In his dark gray suit and dark gray tie, James Drum-mond was sparking her imagination in all kinds of undesirable directions. He was so buttoned down that the prospect of tearing off his crisp white shirt or running fevered fingers through his carefully combed hair seemed an intriguing challenge.
Was it wise to bed an enemy? Probably not, but a little flirtation couldn't hurt. She needed to gain his trust, then figure out how to buyor stealher father's factory back.
She managed another sip of the unfamiliar champagne. She had to stay focused. Her dad needed her and at last she could prove to him she cared. It wasn't her fault she'd grown up nine thousand miles away, calling another man Daddy. She hadn't planned the first two decades of her life but she was in charge of the rest and she intended to right some of the wrongs that had been committed against Walter Chen. Starting with the wrongs committed by one James Drummond.
They left the cocktail party together, and James's driver took them to Rain, the hottest new restaurant, where even he had to pull strings to get a reservation.
"This place is stunning. I had no idea Singapore had so much nightlife." She stared around at the minimalist decor with its cool green lighting. "Clearly, I need to get out more."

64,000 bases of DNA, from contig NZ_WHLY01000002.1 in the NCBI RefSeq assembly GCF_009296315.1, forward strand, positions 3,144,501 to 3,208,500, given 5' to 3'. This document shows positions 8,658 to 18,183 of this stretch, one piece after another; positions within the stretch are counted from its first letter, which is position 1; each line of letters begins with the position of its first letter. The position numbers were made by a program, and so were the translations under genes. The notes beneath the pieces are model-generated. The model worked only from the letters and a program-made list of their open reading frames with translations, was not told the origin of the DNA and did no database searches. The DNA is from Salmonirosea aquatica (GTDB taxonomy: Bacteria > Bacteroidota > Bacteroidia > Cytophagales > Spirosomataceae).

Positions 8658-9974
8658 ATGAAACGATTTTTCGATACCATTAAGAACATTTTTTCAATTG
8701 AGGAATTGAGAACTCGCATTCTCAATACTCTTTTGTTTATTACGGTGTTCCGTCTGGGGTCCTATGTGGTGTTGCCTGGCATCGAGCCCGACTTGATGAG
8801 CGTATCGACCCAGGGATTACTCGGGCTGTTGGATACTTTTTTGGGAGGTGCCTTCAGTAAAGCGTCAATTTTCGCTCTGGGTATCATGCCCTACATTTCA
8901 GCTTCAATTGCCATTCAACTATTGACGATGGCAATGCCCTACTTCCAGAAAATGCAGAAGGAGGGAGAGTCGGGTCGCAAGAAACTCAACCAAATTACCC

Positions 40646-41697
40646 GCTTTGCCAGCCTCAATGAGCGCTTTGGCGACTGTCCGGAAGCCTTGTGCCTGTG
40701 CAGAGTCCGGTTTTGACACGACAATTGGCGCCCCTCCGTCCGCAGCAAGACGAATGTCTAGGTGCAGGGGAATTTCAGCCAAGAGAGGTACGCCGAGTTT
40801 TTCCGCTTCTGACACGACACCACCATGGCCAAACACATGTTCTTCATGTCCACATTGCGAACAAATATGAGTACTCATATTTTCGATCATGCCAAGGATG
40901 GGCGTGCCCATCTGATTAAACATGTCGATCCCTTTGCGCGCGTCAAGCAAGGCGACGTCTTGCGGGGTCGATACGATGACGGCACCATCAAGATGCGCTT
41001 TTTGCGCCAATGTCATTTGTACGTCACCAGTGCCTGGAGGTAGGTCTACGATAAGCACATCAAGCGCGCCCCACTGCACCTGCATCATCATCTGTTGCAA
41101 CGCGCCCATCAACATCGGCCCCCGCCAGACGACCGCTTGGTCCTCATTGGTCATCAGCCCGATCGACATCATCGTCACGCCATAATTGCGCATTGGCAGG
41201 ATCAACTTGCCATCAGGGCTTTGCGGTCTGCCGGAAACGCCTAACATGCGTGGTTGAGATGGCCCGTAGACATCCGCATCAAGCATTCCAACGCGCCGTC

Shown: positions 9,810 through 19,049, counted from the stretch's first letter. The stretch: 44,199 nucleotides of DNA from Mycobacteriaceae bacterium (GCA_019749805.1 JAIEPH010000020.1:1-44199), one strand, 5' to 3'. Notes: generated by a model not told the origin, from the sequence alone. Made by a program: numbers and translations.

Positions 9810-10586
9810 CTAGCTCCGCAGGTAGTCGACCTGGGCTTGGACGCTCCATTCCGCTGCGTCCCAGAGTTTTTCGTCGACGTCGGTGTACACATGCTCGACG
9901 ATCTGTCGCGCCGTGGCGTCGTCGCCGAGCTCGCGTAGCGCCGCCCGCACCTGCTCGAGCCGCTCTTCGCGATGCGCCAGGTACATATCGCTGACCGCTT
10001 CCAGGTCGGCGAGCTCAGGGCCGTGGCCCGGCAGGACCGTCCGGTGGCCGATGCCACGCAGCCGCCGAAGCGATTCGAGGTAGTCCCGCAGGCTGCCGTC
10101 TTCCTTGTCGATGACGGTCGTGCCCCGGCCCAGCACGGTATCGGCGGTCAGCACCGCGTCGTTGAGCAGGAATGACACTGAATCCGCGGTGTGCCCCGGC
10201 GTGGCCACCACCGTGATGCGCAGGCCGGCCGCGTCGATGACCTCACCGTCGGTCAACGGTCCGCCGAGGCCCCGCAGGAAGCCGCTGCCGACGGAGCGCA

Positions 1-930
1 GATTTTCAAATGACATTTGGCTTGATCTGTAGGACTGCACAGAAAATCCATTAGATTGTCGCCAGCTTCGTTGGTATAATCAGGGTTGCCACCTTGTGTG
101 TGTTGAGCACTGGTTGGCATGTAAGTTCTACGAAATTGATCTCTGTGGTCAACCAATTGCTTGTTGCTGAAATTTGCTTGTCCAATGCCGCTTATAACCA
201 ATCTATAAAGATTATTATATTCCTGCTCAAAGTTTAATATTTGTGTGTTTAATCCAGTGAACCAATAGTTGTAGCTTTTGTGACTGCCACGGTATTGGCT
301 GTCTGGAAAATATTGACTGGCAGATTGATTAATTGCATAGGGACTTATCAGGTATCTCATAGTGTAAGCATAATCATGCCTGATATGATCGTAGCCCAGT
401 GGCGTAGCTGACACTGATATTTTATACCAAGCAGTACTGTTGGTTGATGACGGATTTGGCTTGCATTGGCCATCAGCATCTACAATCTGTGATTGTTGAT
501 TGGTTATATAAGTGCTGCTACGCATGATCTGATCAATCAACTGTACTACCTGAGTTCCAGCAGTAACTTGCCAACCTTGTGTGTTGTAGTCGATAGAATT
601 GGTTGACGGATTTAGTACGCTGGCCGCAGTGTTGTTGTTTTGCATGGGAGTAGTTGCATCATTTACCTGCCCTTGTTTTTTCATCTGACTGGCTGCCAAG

"Got to keep the worker bees happy or we'd all fly off somewhere else."
He sat opposite her, pleased by the surprise of having dinner with a beautiful woman who'd been in his life for only one hour. Fiona had his attention. Her company, Smileworks, had created an international splash with its funky graphics and new concepts for things to stick decals tolike walls. That she'd already sold it and banked more money than most people made in a lifetime was impressive.
And she was beautiful as well as smart, with dramatic dark eyes framed by slightly arched brows, and a full mouth that begged to be kissed. Her American accent had surprised him, and added to the layers of intrigue. She was exactly the kind of woman he could see himself marrying.
And he needed to marry.
The waiter gave them shiny black menus. He watched her eyelashes flick lower as she scanned hers. Then she looked up and transfixed him with those bright eyes. "What do you recommend?"
"I've heard it's all good, but I can lend my personal recommendation to the sea urchin."
Her eyes widened. "I had no idea those were edible."
The waiter showed him a bottle of his favorite wine and he nodded. When the waiter had filled their glasses and left, he leaned in. "Last time I had the pigeon. That was good, too. All depends on whether you want to eat creatures of land, sea or air."
She laughed. "How about a pond?"
"The duck is very tender." He smiled and lifted his glass to her. "And I expect they could even make pond weed taste good if they wanted."
"A little salt and pepper, saute it with garlic?" Humor sparkled in her lovely eyes. Then she raised her glass and took a sip. "That's some good wine."
A smile tugged at his mouth. "At four hundred dollars a bottle it should be. I like it."